This month, I am taking a break from our postal policy discussion to inform my readers on the front line of a recent push by the Postal Inspection Service to enforce compliance with Move Update regulations. While I can't give you legal advice in this column, current regulations and statutes do provide some guidance in helping you assess the potential exposure facing you or your customers.

I have the greatest respect and admiration for Postal Inspectors. "The United States Postal Inspection Service has a long, proud and successful history of fighting criminals who attack our nation's postal system and misuse it to defraud, endanger or otherwise threaten the American public . . . . Postal Inspectors are federal law enforcement officers who carry firearms, make arrests and serve federal search warrants and subpoenas."
For decades, Postal Inspectors have demonstrated bravery and professionalism fighting criminals in cases involving child exploitation rings, identity theft, mail scams, drug trafficking and other fraudulent schemes that operate through the mail. But in the past year, the Inspection Service has re-trained a cadre of Postal Inspectors and sent them out to "fight . . . criminals who attack our nation's postal system" by failing to fully update new addresses under Move Update.

While the Inspection Service has always had authority to investigate and assess revenue deficiencies, since January the number of revenue deficiency investigations involving Move Update compliance has ballooned. Some say that Postal Service recoveries for alleged Move Update "noncompliance" are already in the millions, certainly a help to the bottom line given the Postal Service's current cash flow crisis.

Here's the Inspection Service's argument: Large mailers of First Class Mail are eligible for work sharing discounts only if they meet certain address hygiene conditions, including complicated Move Update requirements. Most large mailers choose to run NCOALink every 95 days in order to comply with Move Update. But compliance requires more than just running NCOA - mailers must go back and update their address lists by replacing the NCOA-matched old addresses with the new addresses. Even if a mailer thinks - or knows - it has other sources of information that provide more reliable or updated addresses than the NCOA system (such as direct communication with a customer), it can't just ignore the NCOA reports. At the very least, it needs to document why it is not making each address change or formally apply to the Postal Service for an exception - prior to being audited.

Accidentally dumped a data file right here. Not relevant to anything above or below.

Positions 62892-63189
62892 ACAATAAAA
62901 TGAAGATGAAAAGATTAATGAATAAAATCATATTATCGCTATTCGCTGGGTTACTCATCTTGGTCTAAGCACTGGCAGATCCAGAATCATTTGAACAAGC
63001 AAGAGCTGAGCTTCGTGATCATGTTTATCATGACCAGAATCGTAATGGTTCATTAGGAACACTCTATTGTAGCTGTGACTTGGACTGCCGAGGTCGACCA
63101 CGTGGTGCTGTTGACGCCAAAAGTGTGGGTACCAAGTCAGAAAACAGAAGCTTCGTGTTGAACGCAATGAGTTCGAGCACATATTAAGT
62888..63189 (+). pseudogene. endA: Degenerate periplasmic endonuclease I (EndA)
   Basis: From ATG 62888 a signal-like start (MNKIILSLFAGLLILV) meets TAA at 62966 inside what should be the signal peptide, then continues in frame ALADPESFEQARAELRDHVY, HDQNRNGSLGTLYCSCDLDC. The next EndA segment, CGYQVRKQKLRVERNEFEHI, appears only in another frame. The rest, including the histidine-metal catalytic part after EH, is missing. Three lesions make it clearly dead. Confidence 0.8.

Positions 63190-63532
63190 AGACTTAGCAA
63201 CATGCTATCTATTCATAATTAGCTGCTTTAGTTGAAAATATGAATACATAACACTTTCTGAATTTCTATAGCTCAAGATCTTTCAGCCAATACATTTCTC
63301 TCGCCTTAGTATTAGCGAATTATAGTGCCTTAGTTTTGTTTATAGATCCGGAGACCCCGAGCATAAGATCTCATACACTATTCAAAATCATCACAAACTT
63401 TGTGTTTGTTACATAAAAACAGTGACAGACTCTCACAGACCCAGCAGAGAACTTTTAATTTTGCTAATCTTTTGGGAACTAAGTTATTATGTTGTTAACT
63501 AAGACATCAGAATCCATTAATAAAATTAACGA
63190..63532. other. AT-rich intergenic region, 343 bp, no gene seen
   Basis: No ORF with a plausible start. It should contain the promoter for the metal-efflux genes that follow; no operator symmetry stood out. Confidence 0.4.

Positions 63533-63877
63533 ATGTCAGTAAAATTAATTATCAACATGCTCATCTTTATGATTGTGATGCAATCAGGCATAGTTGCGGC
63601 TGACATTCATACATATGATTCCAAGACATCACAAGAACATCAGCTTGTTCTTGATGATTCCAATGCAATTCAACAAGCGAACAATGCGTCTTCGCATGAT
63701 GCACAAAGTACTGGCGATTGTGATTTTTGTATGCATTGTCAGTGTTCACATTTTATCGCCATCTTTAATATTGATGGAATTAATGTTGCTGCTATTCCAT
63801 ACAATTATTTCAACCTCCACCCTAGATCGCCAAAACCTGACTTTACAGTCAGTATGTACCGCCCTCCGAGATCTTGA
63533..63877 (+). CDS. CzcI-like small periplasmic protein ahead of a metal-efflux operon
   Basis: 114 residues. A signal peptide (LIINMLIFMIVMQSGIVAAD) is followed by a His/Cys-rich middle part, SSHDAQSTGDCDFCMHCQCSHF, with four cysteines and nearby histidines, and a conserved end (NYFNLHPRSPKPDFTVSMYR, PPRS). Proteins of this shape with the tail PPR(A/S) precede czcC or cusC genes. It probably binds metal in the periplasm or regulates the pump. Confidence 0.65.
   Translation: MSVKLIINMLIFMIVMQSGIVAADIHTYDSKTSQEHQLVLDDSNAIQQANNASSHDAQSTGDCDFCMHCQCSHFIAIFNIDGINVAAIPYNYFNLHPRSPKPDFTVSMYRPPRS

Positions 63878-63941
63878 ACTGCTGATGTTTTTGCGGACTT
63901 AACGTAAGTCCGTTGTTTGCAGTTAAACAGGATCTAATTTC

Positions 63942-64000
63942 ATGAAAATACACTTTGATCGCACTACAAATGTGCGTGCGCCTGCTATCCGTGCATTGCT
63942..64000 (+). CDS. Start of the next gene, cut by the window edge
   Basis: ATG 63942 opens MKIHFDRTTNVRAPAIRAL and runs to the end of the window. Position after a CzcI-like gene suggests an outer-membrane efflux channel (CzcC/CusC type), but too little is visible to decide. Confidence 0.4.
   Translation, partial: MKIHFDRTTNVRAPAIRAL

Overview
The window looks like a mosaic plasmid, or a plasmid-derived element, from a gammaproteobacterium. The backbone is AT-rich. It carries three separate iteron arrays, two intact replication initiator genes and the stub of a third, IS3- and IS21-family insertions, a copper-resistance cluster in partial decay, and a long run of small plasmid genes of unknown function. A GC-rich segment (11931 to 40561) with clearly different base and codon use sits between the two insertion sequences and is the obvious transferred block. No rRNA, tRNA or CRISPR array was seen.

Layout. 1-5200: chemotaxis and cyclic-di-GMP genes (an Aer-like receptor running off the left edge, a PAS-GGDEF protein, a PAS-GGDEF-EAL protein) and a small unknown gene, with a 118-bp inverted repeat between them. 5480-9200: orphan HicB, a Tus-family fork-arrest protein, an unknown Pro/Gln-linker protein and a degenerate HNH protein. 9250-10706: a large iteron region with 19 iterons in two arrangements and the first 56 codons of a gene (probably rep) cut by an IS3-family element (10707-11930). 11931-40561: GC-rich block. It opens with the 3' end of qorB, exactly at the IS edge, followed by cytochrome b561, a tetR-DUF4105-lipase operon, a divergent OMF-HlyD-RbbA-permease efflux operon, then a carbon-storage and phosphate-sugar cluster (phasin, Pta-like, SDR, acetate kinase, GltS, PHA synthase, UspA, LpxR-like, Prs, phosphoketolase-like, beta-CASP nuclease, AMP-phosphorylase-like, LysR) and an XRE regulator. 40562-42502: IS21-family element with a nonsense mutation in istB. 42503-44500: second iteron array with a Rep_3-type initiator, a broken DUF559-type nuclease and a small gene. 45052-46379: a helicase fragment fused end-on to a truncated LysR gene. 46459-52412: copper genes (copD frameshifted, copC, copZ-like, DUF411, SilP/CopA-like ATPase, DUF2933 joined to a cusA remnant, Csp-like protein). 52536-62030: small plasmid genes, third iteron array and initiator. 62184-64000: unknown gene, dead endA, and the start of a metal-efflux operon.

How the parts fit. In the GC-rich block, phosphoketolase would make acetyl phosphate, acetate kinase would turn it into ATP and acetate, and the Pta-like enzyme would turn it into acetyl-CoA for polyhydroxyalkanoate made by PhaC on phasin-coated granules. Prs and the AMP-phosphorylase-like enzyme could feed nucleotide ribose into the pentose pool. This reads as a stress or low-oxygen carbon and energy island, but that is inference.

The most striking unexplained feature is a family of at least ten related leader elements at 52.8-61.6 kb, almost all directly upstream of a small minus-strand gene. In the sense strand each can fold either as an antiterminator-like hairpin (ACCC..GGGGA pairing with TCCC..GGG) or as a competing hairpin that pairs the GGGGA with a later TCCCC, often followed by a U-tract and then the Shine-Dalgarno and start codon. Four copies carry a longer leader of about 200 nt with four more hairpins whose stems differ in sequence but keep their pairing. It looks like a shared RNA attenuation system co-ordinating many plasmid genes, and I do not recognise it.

Here's the catch: The Postal Service acknowledges that in any large mailing, there will always be some pieces that have old addresses, and it thus has a certain tolerance level of noncompliance. But if your Move Update compliance falls below that (unspecified) tolerance level, based on an (unspecified) number of samples pieces, then every piece in that mailing will be assessed the full rate, not just the percentage of noncompliant pieces. And the Inspection Service may well impose this surcharge on every one of your mailings for an entire year. To calculate your "revenue deficiency exposure," multiply $.07 (the average difference between full and discounted rates) times your total pieces over the year.
But that's not all. You run another risk under the False Claims Act, 31 U.S.C. Section 3729, et. seq. If you "knowingly" ignore updating addresses returned by NCOA, the Inspection Service may contend that you have "defrauded the government" under the False Claims Act. The law specifies that "[n]o proof of specific intent to defraud is required," and "knowingly" does not required "actual" knowledge: "deliberate ignorance" or "reckless disregard" is enough. Under the False Claims Act, your exposure skyrockets to (a) the full rate surcharge for every piece of discounted mail in the past six years, plus (b) up to $11,000 for each mailing statement submitted during that time period, plus (c) the sum of (a) and (b) times three for treble damages.

While the Inspection Service's enforcement efforts have thus far targeted First Class Mail, it is likely that they will be expanded to Standard Mail under the new Move Update requirements for Standard Mail. In fact, a few months ago, in a little-noticed filing, the Postal Service asked for and obtained PRC approval for a "Move Update Noncompliance Charge for Standard Mail pieces" to become effective on January 4, 2010, that would "[a]dd $.07 per piece in a mailing that does not comply with the Move Update standards."

So I have two pieces of common sense (non-legal) advice for my readers: The first is prevention: Read the fine print certification on the Postage Statements that you sign and then calculate your potential exposure. So that you can sleep at night, reassure yourself that you or your vendor is in full compliance with Move Update. The second piece of advice is damage control: If a Postal Inspector knocks on your door, remember the Miranda case and say nothing until you contact your lawyer - anything you say can - and probably will - be used against you.
Joy Leong, Principal, The Leong Law Firm, can be contacted at